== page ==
I think it is the substance of the arguments made by the proponents and opponents of this “house” that is important, not the personalities. I have been pretty clear about my objections, and with respect, I wonder why you are so supportive of this monstrosity. In your posting, you defended the rights of people to “build the house of their dreams.”

    It seems to me that you are one of the people who has benefited the most from the efforts of the greater community to prevent development on the two lots that abut your own property, so I find your support of this project most perplexing. Not that you don’t have a right to support it, you do, but don’t forget that the Codornices Foundation stopped two people from “building the houses of their dreams” on those lots. Lest you think I am being critical, I am not. The Codornices Foundation was a visionary group of neighbors who tried to preserve something special for the community. What ever happened to that group?

    Now times have changed. The very same hillside and watershed that the Codornices Foundation saved four decades ago, you want to see developed. Try this experiment: Visualize the structure in the picture above, but with its bulk reduced by 75% to represent the average size of a house in our neighborhood … and picture TWO of them out your west windows, looming over the canyon, in the lots that have been protected from development. Now imagine the actual 10,000 square foot structure looming over your own house. If this does get buit as planned, I think that down the years, people may wonder whether that was the box that your house came in.

    I urge everyone to stand on Shasta in that sylvan glade that was preserved and protected by and for the community and imagine the two houses I have just described blocking Ms. Olson’s view. Stand near the quatrefoil embedded in river stones and imagine two big ugly boxes blocking your view across the creek, and blocking views from Tamalpais up to Shasta. Now turn around and look up at the house at 2707 Rose, which blends in so well with its environment that it is barely noticeable, and imagine it squashed under a three story office building on top of a two story concrete base.

    The Kapors chose to take you and his immediate neighbors into his confidence, and enlist your aid in his neighborhood changing effort, but they chose to keep it a secret from the rest of us. You and the other three households, in turn, did not choose to take any of us into your confidence either, and the “leadership” of the Codornices Foundation did not even notify the membership that this proposal had been planned in secret for a year. I guess you think of it as your land, with the rest of the members just paying the taxes and maintenance fees, with no say in the noble vision of the Codornices Foundation.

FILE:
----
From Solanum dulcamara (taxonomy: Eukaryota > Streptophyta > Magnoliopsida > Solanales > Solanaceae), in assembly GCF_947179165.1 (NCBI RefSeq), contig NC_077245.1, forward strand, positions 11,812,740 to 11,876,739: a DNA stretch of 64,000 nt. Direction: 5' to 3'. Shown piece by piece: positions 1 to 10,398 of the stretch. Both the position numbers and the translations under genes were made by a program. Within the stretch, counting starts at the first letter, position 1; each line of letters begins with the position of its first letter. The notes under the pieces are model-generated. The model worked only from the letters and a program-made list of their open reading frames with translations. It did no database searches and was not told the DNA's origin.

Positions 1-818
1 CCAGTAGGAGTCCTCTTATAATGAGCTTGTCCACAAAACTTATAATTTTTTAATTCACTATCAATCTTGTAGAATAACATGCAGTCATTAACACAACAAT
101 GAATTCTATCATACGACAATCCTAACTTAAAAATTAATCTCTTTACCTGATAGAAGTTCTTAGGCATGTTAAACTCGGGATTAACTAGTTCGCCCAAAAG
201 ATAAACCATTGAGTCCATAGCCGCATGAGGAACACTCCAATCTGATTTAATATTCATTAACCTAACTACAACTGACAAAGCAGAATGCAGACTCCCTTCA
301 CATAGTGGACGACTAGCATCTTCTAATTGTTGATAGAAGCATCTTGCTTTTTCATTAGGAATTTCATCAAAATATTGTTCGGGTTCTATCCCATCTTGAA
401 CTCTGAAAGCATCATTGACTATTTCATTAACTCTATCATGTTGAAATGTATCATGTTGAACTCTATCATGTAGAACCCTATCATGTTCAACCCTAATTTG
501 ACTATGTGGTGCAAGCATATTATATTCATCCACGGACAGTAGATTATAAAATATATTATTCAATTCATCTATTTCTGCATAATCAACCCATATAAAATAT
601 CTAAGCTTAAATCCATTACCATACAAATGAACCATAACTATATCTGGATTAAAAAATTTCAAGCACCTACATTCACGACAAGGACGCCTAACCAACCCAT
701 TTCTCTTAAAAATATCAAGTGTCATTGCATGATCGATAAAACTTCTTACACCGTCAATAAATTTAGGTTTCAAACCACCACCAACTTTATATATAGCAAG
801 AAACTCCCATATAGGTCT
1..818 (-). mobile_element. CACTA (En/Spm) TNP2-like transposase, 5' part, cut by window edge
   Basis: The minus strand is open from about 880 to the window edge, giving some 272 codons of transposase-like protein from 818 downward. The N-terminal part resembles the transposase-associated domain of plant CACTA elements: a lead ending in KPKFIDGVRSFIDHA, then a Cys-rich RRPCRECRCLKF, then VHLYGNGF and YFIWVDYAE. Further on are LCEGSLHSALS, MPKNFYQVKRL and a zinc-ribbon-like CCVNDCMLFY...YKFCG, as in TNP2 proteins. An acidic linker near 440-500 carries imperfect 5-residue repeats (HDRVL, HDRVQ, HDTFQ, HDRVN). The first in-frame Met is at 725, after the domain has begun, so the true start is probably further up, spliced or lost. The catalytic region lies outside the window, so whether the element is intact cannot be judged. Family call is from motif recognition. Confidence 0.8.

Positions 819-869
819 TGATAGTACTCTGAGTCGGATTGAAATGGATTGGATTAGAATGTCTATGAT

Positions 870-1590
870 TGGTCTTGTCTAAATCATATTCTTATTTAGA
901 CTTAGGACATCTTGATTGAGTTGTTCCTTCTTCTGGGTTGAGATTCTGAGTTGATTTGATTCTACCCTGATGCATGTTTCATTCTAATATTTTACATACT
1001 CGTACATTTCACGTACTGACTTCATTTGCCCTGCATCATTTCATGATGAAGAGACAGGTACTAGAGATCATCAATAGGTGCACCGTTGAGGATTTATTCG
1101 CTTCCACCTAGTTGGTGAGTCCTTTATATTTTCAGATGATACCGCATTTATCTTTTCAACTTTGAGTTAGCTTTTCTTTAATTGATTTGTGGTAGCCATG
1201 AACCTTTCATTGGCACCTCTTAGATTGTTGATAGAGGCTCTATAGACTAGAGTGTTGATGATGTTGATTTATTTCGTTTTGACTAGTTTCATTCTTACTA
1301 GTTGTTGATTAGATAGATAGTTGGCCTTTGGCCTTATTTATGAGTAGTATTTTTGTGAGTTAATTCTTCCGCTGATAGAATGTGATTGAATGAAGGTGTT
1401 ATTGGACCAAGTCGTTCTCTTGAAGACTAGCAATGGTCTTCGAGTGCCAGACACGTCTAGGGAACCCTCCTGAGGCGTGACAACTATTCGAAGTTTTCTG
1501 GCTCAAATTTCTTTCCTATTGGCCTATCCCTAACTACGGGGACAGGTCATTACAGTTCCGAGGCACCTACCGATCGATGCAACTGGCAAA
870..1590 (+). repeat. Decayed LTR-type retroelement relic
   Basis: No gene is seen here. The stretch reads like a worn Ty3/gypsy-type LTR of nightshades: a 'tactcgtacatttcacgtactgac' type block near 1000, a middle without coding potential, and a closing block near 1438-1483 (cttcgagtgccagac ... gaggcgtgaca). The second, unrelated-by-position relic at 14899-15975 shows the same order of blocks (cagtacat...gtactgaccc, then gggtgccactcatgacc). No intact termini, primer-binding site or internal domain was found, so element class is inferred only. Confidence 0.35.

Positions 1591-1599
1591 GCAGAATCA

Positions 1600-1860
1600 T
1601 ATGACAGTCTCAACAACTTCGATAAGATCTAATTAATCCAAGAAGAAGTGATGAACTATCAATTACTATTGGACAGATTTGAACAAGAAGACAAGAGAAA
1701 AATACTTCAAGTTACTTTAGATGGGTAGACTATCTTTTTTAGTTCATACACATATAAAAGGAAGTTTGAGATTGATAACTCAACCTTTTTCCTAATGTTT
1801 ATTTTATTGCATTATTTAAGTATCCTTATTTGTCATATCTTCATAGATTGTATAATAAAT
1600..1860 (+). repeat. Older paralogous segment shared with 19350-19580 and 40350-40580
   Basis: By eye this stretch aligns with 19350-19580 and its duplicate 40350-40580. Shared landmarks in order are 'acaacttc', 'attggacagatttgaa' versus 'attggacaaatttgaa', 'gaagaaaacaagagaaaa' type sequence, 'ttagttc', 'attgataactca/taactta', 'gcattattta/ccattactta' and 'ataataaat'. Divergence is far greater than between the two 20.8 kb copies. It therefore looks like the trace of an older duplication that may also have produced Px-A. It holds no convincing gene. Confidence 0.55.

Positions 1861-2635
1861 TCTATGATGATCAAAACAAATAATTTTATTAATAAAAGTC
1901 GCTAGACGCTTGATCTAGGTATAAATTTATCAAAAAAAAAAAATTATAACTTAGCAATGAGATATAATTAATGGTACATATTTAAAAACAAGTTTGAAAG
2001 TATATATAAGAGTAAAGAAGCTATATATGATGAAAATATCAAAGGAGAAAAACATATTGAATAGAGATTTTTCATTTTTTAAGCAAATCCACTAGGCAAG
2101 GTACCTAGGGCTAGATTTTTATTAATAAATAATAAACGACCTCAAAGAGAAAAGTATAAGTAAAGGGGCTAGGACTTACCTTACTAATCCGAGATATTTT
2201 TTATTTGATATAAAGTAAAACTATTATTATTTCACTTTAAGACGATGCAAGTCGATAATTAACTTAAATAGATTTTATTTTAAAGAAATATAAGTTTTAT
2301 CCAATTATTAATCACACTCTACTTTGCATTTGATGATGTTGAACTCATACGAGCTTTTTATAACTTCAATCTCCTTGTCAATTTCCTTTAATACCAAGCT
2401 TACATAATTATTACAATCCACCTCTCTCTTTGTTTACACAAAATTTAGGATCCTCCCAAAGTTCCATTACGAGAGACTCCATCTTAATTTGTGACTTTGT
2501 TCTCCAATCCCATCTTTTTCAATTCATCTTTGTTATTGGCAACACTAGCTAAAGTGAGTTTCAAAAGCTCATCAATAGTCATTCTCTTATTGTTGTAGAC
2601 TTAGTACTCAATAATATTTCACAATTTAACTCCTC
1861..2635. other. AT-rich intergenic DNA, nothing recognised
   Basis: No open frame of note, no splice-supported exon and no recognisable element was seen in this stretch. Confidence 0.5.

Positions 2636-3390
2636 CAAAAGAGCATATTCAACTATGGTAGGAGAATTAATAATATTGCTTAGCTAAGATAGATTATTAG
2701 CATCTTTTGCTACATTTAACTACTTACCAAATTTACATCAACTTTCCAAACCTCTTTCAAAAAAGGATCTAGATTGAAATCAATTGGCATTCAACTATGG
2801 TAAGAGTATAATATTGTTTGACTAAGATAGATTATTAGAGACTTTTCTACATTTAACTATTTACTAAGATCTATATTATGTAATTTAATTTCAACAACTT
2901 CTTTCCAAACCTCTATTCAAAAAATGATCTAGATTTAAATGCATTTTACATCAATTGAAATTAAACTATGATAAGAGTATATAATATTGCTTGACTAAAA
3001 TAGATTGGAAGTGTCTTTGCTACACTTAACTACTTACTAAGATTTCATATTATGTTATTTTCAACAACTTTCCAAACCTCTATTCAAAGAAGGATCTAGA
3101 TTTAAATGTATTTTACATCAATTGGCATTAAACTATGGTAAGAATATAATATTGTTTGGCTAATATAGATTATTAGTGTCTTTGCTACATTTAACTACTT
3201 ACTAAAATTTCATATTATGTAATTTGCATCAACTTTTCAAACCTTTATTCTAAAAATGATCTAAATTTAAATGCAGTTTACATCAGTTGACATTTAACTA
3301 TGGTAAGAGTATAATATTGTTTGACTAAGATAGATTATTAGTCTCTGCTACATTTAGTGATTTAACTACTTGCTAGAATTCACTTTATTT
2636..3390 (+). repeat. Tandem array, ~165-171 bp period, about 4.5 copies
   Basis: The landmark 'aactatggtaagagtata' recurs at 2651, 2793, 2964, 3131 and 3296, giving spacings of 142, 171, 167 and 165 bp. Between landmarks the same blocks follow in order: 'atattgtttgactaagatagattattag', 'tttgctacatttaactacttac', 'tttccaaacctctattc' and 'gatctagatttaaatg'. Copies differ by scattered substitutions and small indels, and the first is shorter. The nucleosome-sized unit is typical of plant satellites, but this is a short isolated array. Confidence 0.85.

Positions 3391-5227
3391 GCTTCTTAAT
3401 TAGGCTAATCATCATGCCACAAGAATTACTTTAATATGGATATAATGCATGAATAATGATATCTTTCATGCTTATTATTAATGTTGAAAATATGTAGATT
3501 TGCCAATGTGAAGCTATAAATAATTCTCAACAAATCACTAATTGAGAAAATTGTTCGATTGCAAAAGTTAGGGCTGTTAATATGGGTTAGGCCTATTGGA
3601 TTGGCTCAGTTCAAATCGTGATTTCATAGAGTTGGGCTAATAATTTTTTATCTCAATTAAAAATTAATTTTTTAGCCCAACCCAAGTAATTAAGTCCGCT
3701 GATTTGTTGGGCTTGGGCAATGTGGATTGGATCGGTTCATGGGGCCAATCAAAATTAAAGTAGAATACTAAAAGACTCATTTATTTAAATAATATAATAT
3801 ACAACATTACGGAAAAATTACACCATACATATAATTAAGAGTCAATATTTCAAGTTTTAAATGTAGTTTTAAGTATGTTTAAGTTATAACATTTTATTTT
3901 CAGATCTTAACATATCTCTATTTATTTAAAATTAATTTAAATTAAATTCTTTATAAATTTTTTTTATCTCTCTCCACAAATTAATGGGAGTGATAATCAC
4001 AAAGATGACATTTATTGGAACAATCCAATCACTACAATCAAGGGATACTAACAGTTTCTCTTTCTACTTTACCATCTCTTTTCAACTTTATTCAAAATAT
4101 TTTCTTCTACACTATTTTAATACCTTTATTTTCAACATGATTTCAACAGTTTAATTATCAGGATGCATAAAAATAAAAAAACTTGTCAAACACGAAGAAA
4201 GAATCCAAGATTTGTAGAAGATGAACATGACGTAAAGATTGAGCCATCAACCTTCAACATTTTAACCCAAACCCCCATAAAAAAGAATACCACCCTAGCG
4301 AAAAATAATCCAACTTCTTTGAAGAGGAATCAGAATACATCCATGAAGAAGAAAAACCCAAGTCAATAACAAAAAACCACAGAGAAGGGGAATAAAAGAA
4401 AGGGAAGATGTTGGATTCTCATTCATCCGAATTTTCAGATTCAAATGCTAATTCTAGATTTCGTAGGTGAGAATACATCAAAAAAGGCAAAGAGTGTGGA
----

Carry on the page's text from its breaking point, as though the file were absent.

You are partially right that there are no rules about design review, just the ones in the general plan (all violated in letter and spirit), but the zoning guidelines and rules which you allude to are NOT being followed. Ordinances are being violated, obvious contradictions and errors in both the plan and the process are being overlooked, and I wonder if you really understand what a profound impact this will have on your own property, and the rest of our neighborhood.

    There are rules about how much of your home you can use for business purposes, and this is exactly the issue that the opponents have raised. The use of a building is exactly what zoning regulations are designed to address, and trying to cover Mr. Kapor’s public faux pas about how much of his “house” will be used for foundation work as an argument about how many people can be invited to how many dinner parties is disingenuous.

    If this structure is built as proposed, the neighborhood as we know it will have lost something that it will never get back. Even you may come to regret your support, but maybe not. Either way, by then it will be too late. Make no mistake, this is a turning point for our neighborhood. A watershed event, in more ways than one.

  15. Dear Mr. lifelongberkeleyan,

    Some commentators do over-reach, I agree, when they assert that Mr. Kapor’s approval happened “because he is rich.” It is too glib and unsubstantiated a conclusion. Like the old saying goes: never attribute to malice that which can be explained by stupidity. The saying doesn’t mean that the charge of malice is automatically wrong. It merely gives the rule of thumb that unless malice is unambiguously present, there is little good to come of charging it.

    You can not so easily dismiss, though, the substantial arguments that the permits were granted by a legally defective process. It is far from clear that the proposed landscaping and structure are, in fact, what the “law allows”.